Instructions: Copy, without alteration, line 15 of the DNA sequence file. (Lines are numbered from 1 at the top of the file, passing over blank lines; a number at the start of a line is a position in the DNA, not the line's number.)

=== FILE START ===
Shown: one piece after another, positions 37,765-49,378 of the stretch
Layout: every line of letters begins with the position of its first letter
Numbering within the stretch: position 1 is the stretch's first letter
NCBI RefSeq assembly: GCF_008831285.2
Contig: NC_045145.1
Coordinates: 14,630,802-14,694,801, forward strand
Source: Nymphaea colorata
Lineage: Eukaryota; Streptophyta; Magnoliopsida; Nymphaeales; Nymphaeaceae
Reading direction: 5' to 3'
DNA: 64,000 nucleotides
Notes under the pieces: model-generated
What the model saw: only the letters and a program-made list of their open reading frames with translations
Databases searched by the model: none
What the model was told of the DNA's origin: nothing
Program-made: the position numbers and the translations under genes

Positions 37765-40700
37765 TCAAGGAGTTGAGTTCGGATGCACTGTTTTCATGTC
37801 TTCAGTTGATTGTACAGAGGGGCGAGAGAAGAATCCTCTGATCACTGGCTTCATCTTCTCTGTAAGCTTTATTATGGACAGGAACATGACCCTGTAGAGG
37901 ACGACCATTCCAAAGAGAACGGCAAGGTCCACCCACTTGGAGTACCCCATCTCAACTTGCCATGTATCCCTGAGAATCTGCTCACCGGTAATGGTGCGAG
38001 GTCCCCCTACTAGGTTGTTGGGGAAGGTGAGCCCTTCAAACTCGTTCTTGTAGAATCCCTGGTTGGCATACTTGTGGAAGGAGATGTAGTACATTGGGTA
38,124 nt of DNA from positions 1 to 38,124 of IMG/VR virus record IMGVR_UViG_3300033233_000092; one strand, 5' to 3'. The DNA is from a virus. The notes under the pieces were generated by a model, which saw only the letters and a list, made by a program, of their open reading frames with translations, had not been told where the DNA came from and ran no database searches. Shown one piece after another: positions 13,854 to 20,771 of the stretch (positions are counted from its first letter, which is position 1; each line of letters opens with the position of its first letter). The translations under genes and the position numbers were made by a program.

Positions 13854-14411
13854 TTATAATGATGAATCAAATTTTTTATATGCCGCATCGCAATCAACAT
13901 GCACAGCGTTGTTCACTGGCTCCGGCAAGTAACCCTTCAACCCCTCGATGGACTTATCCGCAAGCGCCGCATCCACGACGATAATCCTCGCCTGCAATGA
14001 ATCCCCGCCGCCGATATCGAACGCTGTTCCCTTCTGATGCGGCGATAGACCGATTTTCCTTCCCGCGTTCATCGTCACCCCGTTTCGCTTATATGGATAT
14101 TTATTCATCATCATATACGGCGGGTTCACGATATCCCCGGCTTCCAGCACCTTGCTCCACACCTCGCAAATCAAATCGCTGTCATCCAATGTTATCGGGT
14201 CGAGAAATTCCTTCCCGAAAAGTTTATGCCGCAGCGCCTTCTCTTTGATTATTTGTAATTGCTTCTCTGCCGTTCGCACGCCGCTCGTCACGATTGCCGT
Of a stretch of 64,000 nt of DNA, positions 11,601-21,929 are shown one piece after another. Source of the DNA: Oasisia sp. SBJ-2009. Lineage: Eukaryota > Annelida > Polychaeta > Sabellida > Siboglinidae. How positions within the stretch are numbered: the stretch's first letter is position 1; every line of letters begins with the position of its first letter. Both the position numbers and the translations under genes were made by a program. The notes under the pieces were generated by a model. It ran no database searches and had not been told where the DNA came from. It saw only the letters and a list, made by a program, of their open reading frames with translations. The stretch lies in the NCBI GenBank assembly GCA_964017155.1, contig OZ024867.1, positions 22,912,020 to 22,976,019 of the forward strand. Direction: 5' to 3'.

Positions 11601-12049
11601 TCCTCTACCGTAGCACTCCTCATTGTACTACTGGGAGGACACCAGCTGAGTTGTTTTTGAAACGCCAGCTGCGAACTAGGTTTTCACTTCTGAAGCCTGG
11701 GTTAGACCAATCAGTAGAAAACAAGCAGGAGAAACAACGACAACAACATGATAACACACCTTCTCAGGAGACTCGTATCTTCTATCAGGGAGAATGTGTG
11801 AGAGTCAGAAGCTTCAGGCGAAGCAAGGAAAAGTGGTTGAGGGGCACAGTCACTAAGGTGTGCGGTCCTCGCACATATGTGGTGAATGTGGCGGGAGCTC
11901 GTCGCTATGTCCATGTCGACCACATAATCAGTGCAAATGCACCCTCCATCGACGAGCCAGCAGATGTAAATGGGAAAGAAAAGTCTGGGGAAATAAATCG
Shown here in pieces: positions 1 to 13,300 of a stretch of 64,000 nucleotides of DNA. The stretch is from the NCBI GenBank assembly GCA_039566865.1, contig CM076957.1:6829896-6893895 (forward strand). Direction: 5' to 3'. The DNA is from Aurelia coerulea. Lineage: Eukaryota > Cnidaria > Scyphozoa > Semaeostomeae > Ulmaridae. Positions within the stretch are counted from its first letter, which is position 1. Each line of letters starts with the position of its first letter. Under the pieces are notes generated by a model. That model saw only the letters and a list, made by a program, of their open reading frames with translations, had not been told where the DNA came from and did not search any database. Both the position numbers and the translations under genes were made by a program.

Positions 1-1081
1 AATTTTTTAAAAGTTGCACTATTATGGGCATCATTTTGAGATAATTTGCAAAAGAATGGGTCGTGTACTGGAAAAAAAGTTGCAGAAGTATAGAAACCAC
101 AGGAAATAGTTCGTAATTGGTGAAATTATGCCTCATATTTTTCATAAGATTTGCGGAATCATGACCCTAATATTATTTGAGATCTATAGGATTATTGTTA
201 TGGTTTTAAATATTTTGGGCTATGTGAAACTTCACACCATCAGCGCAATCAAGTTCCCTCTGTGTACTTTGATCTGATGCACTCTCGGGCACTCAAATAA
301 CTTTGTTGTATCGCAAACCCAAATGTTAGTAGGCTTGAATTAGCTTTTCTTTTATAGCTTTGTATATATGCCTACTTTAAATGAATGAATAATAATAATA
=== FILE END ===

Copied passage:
Program-made: the position numbers and the translations under genes